Ann Arbor, MI: The University of Michigan, Graduate School of Business Administration, Bureau of Industrial Relations, 1967. Presumed First Edition, First printing. Hardcover. , 249,  pages. Some endpaper discoloration noted. Cover has some wear and soiling. Includes Preface, Bibliographical Note and Guide to Footnotes, Glossary of Abbreviations, and Appendixes. Chapters cover Civilians Become Soldiers; Who Should Make the Selection?; Size of the Army; Should Freshmen and Fathers Fight?; The Farmers Stay at Home; From Manpower Surplus to Manpower Shortage, 1940-1942; The Turning Point--1943; The Manpower Pinch--1944; The Last Approach--1945; Soldiers at Work on Farm and in Factory; Work-or-fight: The Use of the Draft as a Manpower Sanction; The Choice Today: Soldier or Civilian? The author was a Professor of Labor and Industrial Relations and Social Science, Michigan State University. This volume focused on a choice made during WWII between whether an individual should be drafted or deferred to work in industry and agriculture. It will look at the criteria used, and will pay attention to the War Department's views, since an understanding of the military's role is essential. The last chapter will discuss what perspectives these experiences during WWII ought to give us. The richest sources of information for this study were the files of the Adjutant General's Records Branch. The files of the Army Service Forces were extremely helpful. Besides the host of primary sources available at the various record centers, there were available monographs prepared either by historical officers or by actual participants, usually written immediately after the war. These studies often explained much that a perusal of memoranda would not have made clear.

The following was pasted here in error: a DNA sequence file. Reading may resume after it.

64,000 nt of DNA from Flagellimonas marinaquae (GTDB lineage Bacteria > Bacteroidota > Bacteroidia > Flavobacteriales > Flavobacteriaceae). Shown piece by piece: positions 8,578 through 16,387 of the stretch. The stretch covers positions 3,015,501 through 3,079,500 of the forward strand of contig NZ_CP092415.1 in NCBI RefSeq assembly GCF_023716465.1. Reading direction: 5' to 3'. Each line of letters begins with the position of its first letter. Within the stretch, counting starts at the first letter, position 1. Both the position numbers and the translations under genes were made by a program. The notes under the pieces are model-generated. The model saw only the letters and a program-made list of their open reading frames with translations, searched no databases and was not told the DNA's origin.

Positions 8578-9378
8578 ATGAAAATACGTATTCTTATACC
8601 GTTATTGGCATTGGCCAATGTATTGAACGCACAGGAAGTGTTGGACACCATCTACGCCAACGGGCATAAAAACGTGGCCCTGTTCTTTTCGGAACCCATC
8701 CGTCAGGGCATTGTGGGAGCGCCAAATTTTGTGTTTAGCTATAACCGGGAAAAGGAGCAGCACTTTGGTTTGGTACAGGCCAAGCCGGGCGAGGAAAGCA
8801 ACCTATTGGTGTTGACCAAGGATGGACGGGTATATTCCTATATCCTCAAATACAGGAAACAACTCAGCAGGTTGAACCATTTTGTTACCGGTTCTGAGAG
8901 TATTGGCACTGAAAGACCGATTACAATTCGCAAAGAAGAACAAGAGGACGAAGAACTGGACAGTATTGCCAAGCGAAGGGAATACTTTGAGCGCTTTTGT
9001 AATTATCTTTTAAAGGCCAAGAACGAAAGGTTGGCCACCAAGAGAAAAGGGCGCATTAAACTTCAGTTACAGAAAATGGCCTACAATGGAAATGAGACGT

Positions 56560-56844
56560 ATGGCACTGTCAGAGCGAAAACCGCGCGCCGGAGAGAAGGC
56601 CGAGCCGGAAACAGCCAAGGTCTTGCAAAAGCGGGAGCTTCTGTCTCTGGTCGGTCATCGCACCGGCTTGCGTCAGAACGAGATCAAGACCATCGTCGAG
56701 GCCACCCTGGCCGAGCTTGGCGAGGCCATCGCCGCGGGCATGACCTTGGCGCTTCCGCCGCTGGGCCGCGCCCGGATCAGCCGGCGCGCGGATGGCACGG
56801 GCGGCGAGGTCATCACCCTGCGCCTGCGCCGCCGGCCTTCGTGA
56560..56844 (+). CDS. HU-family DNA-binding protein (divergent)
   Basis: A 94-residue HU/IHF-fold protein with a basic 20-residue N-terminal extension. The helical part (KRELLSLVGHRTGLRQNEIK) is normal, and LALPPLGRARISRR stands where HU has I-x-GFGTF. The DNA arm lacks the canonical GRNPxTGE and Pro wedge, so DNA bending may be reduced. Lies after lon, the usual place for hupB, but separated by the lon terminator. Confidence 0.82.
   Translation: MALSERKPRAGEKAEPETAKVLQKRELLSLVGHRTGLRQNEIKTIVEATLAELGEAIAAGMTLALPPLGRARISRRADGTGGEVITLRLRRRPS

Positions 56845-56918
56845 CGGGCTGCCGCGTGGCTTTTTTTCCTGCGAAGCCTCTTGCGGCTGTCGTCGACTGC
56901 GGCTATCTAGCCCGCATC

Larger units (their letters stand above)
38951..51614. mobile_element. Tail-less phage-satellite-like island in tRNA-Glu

Washington, DC: Presumed United States Government Printing Office, 1919. Presumed First Edition, First printing. Hardcover. C.C.P. 400. Volume I: viii, 713,  pages. Figures (1 fold-out). Tables. Appendices. Index. Boards quite weak and partially restrengthened with glue. Pencil name inside front board, Cover/spine is scuffed and has worn edges. Grayish binding. Volume II: viii, 342,  pages. Figures, including several fold-outs. Tabular information. Index. No board weakness noted. Red binding. This is a mixed set due to different color of binding. In a 1918 journal article, the functions of the Committee on Classification of Personnel in the Army were enumerated as: (1) classifying personnel according to their military qualifications (2) establishing the Trade-Tests division (3) enlisting the occupational needs of units in a division (4) extending the personnel work to staff corps troops (5) establishing the Central Personnel Bureau (6) appointing a committee on education and special training (7) organizing the War Service Exchange (8) rating the officers and candidates for commissions in the Officers Training Camps (10) cooperating with the Provost Marshall General (11) reducing the army paper work (12) enlisting the intelligence ratings of army men and (13) selecting aviators and navy men. The Committee on Classification of Personnel in the Army subsequently became The Classification Division, Adjutant-Generals Department.